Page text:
People say to me all the time, “Oh, you must love your job, you’re with horses all day.” Actually, I’m usually on the phone or behind a computer writing something. But I love the work that I do, and that it allows us to really change the lives of New Yorkers. I see it every day and that’s why I get up in the morning.
Do you feel you could remain in this position for the next 5 years? 10 years? 20 years?
I love this career and I love what I do. I will do this job at this organization as long as I can be productive and as long as I’m challenged doing the work. I love the results of going to work every day and seeing my efforts change people’s lives. I’ve been here since 2014 and there’s going to be a point in the future where this job is no longer a challenge, right? I’ve solved a lot of the bigger problems and now I’m solving smaller and smaller problems.
There’s going to be a point at which my vision for the organization, maybe it’s not the best thing for the organization anymore. I’m not going to say that I’ll stay in this job for the rest of my life, but I’ll stay as long as it’s good for me and it’s good for GallopNYC.
If you weren’t in horses, what would you do?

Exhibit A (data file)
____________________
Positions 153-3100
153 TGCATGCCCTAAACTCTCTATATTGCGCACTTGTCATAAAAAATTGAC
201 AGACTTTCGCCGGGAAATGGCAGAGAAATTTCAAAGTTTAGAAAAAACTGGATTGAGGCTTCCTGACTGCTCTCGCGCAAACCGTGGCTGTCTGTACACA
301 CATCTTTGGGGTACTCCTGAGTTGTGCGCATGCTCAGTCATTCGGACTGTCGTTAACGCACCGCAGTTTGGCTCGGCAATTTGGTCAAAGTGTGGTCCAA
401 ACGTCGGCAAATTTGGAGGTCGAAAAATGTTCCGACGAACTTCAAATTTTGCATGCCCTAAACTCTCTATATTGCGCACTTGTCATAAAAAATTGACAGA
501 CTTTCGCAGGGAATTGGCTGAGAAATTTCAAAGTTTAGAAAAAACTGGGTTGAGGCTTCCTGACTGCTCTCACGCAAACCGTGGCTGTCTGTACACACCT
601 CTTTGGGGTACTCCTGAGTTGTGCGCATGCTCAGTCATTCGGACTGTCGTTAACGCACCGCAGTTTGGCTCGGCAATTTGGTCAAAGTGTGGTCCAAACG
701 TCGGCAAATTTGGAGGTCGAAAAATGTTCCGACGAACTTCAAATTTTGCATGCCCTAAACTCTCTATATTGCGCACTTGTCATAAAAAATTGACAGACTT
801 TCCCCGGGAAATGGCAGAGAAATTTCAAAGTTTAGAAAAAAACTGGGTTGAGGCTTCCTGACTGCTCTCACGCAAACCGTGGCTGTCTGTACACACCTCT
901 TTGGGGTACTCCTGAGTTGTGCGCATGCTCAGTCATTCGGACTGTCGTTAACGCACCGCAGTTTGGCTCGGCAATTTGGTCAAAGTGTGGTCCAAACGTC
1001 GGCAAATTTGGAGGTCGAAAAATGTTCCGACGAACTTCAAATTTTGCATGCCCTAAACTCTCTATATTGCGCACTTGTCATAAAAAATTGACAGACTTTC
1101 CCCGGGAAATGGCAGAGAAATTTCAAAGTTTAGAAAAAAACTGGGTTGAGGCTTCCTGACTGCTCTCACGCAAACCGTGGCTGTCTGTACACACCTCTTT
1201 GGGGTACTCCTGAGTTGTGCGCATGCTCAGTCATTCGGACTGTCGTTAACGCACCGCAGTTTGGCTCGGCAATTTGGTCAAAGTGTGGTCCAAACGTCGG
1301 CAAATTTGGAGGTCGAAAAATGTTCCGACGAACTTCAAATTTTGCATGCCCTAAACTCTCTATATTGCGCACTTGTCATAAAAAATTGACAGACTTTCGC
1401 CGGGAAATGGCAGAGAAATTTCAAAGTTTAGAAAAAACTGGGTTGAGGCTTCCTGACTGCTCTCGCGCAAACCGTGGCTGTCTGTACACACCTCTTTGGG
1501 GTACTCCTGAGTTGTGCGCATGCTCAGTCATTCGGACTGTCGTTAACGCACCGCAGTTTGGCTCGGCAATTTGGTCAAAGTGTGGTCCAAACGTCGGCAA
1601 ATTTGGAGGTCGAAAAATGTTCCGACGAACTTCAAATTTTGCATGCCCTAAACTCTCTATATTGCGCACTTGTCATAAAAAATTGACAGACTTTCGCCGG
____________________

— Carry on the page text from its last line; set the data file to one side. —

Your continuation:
My previous industry was retail, I was a planner and a buyer. It was fun because it was all about solving a different problem in new and different problems every day, and I enjoyed that. If I wasn’t in horses, I would be in something tech or retail related. It would just be something challenging and interesting.
What’s the hardest part of your career? Has any aspect of your path or role in the industry surprised you?
I’m still surprised at how universally helpful the horse is to people. Everyone who comes to GallopNYC, their life is improved by the horse. I didn’t really recognize that when I had a horse in college or even when I started volunteering. Now I see that the volunteers’ day is better after they’re finished volunteering. They’re happier because they’ve been around horses. I knew that horses were special and powerful, but I didn’t fully get that horse and human connection, and how great it is and how strong it is. I’m surprised by that every day.
What do you see as the main barriers to creating sustainable careers in the horse world?
The margins are tough in this business unless you’re at the very high end. There’s a lot of places where you can’t price lessons or board at too high a price, or you’ll price people out, but unless people can make a living, this industry is not sustainable.
Luckily at GallopNYC, we are able to subsidize most of our riders because we have donors who support our riders and our work. I’m proud of where GallopNYC is sitting in this space. We’re bringing new people into the community, we’re bringing horses to people in New York City, we’re doing it every day. But if we weren’t able to be subsidized by people who care about our work, I would be concerned, because it’s a very, very tough business.